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Postgraduate philosophy: Quick tips for getting a job

James Davis

Careers Commentator
Philosophy gives you the mental tools to contemplate and analyse exceptionally difficult problems, but where can you take these skills?

Arguably, the more practical uses of philosophy have been usurped by other disciplines. It used to be a trident of values; logic, ethics and physics. Although it certainly uses the former two to this day, the latter is firmly and understandably the domain of science. After all, trying to understand the mechanisms governing the natural world a priori is a sorry task. Even logic, the bread and butter of any philosopher, is now considered more a mathematical discipline than philosophical one in some academic circles. So then, where can modern day philosophers find their place? This article will potentially give you some career ideas and creative uses for the skills you’ve developed throughout your philosophical training.


No doubt the least creative application among these, academia is the most highly favoured use of philosophy among postgraduates because they’ve been trained for it. Undergoing research, thought experiments, writing papers and getting them published are all necessities for success. However obvious this may seem a career path, it’s only for those lucky enough to secure a position. There are far more graduates than jobs. So by all means, apply for these positions, but the applications to come may be of better use.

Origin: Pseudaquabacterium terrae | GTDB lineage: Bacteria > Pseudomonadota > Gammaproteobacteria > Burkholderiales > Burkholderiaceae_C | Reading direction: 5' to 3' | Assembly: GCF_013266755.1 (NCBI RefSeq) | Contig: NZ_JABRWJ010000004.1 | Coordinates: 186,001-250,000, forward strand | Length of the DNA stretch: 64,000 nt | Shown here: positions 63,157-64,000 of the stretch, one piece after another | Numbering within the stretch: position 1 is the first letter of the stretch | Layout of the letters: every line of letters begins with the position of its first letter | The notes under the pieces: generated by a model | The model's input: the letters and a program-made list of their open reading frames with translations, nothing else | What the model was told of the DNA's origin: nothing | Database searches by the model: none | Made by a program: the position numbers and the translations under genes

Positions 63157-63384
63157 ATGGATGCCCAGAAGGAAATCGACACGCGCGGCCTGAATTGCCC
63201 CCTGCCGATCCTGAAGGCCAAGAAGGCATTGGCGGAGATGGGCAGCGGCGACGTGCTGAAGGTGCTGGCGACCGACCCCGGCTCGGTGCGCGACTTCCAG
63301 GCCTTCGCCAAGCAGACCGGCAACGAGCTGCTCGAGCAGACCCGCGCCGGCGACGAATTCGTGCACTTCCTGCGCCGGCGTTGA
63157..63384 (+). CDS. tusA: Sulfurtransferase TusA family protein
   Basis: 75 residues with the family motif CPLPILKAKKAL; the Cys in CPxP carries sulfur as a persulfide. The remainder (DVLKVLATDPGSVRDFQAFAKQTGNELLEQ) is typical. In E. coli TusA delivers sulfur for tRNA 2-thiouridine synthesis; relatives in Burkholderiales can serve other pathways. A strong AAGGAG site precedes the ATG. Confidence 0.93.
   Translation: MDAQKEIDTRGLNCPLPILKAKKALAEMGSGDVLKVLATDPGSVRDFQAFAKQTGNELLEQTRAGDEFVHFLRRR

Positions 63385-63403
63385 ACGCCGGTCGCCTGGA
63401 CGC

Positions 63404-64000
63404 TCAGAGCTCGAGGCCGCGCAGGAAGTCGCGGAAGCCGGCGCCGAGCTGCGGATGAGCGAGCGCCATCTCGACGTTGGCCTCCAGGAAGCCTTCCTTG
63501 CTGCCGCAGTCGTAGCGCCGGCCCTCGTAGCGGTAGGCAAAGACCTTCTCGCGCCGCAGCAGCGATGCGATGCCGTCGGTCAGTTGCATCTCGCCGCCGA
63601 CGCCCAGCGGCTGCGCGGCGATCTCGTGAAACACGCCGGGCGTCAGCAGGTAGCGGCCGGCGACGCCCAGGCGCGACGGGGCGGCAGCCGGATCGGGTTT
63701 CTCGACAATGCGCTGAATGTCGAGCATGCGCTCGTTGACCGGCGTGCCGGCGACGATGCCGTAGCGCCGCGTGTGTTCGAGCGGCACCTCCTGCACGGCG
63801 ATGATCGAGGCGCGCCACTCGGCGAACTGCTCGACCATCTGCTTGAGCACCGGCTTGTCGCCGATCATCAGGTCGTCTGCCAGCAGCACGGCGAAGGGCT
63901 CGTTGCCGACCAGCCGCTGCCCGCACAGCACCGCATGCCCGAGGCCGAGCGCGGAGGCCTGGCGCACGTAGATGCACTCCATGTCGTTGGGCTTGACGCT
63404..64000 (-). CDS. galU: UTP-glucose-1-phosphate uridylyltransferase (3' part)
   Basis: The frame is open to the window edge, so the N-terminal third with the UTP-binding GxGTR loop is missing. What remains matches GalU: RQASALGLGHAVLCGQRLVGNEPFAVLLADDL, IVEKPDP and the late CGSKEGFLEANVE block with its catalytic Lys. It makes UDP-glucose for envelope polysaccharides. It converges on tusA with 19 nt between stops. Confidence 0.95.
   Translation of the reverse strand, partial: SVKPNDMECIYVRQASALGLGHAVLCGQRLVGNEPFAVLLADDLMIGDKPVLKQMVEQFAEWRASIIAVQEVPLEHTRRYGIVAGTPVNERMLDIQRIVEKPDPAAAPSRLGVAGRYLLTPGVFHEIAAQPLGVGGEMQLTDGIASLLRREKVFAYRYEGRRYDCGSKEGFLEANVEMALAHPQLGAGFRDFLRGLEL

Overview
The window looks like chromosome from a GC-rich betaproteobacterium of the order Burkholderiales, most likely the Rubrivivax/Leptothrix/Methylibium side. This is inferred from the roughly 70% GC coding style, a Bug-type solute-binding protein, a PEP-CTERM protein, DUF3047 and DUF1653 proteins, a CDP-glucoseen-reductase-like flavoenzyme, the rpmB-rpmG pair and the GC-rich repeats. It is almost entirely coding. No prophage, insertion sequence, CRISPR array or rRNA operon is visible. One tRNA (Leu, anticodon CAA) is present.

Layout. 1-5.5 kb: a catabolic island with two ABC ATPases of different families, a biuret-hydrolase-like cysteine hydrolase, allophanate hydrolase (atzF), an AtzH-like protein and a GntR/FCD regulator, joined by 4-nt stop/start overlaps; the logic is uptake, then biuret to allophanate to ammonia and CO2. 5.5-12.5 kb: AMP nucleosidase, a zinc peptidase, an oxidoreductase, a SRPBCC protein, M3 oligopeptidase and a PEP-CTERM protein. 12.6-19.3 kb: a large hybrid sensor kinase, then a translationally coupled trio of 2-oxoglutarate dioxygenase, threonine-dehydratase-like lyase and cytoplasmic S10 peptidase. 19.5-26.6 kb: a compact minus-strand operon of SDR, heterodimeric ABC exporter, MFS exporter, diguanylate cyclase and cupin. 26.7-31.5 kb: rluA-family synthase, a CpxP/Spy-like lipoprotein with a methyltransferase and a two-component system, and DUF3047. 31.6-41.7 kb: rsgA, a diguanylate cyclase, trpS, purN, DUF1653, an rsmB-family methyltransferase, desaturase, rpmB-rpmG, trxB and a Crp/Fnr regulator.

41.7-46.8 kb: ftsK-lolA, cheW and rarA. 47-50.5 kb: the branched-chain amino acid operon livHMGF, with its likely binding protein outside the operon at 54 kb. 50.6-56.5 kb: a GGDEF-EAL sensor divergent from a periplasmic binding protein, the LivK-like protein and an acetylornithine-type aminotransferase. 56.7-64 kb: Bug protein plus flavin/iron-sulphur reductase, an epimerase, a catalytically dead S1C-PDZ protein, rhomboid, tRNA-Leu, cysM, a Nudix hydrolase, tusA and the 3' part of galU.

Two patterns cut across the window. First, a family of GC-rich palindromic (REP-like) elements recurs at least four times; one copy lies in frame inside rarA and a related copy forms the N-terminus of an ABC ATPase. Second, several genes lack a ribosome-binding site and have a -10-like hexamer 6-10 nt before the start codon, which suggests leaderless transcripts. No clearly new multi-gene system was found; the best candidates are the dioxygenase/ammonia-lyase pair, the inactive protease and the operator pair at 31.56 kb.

Joining a big four consulting firm

You’d think this to be the domain of business students rather than philosophers, but consider this. Each of the big firms like PwC or Deloitte open their graduate programs to all disciplines. They don’t exclude anyone. Indeed, what they’re looking for is potential. As a philosophy graduate, you have that in spades because you know how to evaluate information, learn quickly, communicate decisively and solve problems logically. The particulars will come with time. For now, your skillset is a fine basis.

If you’ve not quite graduated from your philosophy course, consider taking internships in these areas of business. Take on entrepreneurial competitions. Write for your student magazine and get involved in your university’s societies of professionally minded individuals. There are many things you can do to bolster your CV and show these employers with actions that you have the potential they’re looking for.

Public policy & government

Using similar rationale to the previous example, entering government employment is another excellent use of your skills. Once again, graduate programs do not discriminate between disciplines and require no particular set of skills until you start learning on the job. So, you have the chance to impress during the interview process with eloquence and rigour. The same principles of boosting your CV in small ways apply to this too. If you’ve already graduated, most government departments allow you to apply each year for roughly 5 - 10 years after graduating, so you have plenty of opportunities.


If you have a tolerance for some risk, you may also possess the aptitude for beginning your very own business. With philosophical thought comes creative thought, which you can use for generating ideas. With a calm mind you can assess the problems your business faces without succumbing to stress or anxiety. With clear communication you can be an effective leader and orchestrate the vision of your business. This certainly isn’t for everyone and may require some additional learning, but after all. You wouldn’t have gone this far into philosophy if you were someone who shys from a challenge!

Hopefully these small suggestions and ideas have sparked some inspiration. At the very least, they may give you some ideas about your prospects. Wherever you go, we wish you well!